Section 377 laid down homosexuality as a crime and is consistent with the ethical standards set by the public.
The very foundation of the Samajam is
Marriage is a samskara which ensures the stability of the family as the founding institution of the polity. The marriage is sanctified by the responsibility to strengthen the marital bond and by a vow to care for the offspring born out of wedlock. Homosexuality makes a mockery of the marriage as the foundation institution of the Samajam.
Hindu law related to marriage, adoption, and inheritance, religious usages are a compendium of treatises derived from dharmashastras and dharmashastra traditions determining dharma, the fundamental duty of every citizen. This is the foundation of the Indian Constitutional morality and cannot be overridden by any legal interpretations. Fundamental duty overrides individual rights; this is Hindu law. If the Constitution is interpreted as framed only on the basis of liberties of individuals, it is an erroneous interpretation foisted by the courts of law.
This is a fundamental difference between Hindu Law and Anglo-Saxon Law: fundamental duty, dharma is the source of all laws codified by shrutis, smrutis and aacaara. What we have in vogue through a mish-mash of Macaulay-based criminal procedures is a hybrid referred to as Anglo-Hindu law.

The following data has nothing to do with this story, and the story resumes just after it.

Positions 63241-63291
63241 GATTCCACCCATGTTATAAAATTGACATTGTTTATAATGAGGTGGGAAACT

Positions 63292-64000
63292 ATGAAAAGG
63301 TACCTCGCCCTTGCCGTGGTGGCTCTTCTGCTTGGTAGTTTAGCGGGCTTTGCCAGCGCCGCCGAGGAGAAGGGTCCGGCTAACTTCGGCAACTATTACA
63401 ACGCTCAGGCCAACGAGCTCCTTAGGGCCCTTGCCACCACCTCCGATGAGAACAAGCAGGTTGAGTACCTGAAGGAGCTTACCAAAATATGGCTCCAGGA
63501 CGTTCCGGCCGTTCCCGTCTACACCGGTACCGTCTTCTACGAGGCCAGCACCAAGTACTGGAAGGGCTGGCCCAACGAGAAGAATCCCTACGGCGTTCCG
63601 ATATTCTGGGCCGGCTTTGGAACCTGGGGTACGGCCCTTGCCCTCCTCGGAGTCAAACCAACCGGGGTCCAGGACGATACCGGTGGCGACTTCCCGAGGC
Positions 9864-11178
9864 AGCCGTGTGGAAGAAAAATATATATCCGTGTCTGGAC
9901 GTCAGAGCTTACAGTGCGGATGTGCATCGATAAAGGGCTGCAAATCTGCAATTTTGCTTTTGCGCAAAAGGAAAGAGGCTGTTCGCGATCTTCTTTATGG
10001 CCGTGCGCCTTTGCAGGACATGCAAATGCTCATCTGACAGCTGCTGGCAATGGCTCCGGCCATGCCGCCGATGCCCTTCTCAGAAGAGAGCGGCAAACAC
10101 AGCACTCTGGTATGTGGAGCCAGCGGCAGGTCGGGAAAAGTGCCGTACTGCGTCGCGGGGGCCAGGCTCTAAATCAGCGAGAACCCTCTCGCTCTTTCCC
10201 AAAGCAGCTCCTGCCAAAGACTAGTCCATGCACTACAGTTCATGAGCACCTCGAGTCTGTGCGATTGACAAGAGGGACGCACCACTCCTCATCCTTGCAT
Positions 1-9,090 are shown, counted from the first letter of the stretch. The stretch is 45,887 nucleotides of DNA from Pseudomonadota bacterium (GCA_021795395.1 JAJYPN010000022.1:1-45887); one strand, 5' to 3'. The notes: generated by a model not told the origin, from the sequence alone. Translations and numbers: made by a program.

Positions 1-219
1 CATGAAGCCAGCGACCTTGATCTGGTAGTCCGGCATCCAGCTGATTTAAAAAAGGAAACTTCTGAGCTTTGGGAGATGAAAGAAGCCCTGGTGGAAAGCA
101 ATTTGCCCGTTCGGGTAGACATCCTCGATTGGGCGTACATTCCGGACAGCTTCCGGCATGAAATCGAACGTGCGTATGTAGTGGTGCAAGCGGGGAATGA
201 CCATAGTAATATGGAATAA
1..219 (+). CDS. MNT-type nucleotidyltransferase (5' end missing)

It is time that we get back to Hindu law as the uniform civil and criminal code of the nation of Hindusthan.
Vyavahara is a matter justiciable before a court of law. The samskara of marriage governed by the sanctity and spirituality of motherhood and fatherhood are NOT justiciable in a court of law.
If public morality determines it to be deviant behaviour to indulge in, say, gay sex, no constitutional morality clause can be invoked by any court of law. Public morality is supreme and the courts are bound by this morality expressed through unambiguous laws as in Section 377 of CrPC.
To claim constitutional morality as superior to public morality is a travesty of justice and goes against the very grain of separation of powers. If the courts are confused about Constitutional provisions, the people enact appropriate Constitutional amendments to make it abundantly clear to the Courts that homosexuality is deemed to be unacceptable, deviant, vikruti Criminal behavior.